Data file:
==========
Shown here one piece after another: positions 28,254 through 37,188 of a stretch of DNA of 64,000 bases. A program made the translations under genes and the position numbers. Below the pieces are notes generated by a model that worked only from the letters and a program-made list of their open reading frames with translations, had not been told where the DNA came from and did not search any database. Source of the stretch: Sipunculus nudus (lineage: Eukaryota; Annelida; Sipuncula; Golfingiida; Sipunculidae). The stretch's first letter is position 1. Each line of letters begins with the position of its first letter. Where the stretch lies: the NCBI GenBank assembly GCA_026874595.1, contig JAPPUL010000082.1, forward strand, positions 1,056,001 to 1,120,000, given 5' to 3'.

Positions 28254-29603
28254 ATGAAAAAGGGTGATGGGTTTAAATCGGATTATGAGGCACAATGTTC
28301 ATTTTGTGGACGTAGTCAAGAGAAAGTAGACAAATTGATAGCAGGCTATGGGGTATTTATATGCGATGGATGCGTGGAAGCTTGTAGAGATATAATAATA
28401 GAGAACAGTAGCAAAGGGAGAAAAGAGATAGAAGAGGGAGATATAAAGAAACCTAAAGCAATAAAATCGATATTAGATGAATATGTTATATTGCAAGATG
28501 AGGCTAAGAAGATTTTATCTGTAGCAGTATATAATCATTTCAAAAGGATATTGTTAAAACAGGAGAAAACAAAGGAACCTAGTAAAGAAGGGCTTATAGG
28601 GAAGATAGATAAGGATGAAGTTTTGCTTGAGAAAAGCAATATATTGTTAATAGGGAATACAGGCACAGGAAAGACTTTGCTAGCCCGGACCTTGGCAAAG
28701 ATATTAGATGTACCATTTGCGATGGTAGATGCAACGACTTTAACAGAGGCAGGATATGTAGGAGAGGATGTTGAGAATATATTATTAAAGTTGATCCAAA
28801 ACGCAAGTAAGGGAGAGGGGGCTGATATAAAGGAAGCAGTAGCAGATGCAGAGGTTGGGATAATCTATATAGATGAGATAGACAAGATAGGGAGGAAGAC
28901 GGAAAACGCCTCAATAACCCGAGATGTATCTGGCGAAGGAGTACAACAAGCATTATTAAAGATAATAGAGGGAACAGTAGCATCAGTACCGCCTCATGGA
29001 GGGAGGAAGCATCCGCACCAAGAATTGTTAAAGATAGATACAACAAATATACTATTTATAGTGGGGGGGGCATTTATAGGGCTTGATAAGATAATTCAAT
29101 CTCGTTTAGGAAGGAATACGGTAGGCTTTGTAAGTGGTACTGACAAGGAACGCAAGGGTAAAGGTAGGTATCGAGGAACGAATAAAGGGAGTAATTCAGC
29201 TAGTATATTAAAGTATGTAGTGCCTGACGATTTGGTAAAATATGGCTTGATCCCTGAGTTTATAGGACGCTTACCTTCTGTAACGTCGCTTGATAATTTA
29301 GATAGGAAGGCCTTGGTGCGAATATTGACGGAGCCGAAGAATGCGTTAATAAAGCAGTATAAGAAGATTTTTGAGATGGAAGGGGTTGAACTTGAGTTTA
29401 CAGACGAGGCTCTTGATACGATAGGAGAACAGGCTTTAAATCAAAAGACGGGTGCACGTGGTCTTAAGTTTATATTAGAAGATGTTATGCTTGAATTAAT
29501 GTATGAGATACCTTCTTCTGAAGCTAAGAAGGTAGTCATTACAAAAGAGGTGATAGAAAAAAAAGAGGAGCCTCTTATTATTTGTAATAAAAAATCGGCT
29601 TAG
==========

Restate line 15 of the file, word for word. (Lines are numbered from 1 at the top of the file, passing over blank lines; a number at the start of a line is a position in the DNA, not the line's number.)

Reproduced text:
29401 CAGACGAGGCTCTTGATACGATAGGAGAACAGGCTTTAAATCAAAAGACGGGTGCACGTGGTCTTAAGTTTATATTAGAAGATGTTATGCTTGAATTAAT